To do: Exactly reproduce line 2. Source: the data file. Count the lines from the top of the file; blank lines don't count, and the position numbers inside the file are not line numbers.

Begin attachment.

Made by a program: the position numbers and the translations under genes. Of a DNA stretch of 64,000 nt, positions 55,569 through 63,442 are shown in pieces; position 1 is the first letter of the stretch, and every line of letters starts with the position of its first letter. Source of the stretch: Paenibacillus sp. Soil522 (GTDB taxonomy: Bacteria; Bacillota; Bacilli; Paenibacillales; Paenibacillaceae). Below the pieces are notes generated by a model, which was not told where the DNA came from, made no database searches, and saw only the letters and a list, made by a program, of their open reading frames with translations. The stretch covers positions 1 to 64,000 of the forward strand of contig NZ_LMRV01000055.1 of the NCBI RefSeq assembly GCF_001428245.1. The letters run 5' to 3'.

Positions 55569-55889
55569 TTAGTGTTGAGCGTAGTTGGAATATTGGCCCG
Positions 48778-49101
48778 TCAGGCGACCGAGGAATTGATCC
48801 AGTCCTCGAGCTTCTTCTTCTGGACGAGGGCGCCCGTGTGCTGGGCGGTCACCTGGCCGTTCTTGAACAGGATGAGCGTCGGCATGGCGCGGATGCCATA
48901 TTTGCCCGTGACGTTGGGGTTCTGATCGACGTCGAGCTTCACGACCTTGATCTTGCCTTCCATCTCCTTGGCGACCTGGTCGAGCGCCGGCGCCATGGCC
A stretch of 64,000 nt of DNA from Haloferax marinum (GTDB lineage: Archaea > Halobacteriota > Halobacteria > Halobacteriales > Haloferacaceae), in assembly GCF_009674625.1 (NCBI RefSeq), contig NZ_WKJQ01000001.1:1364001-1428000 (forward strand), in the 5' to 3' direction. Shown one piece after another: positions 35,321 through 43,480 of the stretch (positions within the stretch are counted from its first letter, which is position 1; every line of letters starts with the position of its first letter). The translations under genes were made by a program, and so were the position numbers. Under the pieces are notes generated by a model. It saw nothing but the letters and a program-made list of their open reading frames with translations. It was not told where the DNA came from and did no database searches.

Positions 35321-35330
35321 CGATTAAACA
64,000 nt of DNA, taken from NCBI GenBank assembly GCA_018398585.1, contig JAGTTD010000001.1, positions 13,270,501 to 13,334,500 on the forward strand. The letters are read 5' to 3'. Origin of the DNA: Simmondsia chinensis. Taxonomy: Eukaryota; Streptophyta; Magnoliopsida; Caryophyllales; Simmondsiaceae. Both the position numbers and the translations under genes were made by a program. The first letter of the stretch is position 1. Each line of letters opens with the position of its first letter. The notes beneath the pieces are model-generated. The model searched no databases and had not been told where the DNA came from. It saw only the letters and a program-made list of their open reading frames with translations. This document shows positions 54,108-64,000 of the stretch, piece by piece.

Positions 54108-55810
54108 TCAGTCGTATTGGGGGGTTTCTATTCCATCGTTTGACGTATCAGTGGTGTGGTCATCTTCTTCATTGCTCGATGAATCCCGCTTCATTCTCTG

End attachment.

Positions 55569-55889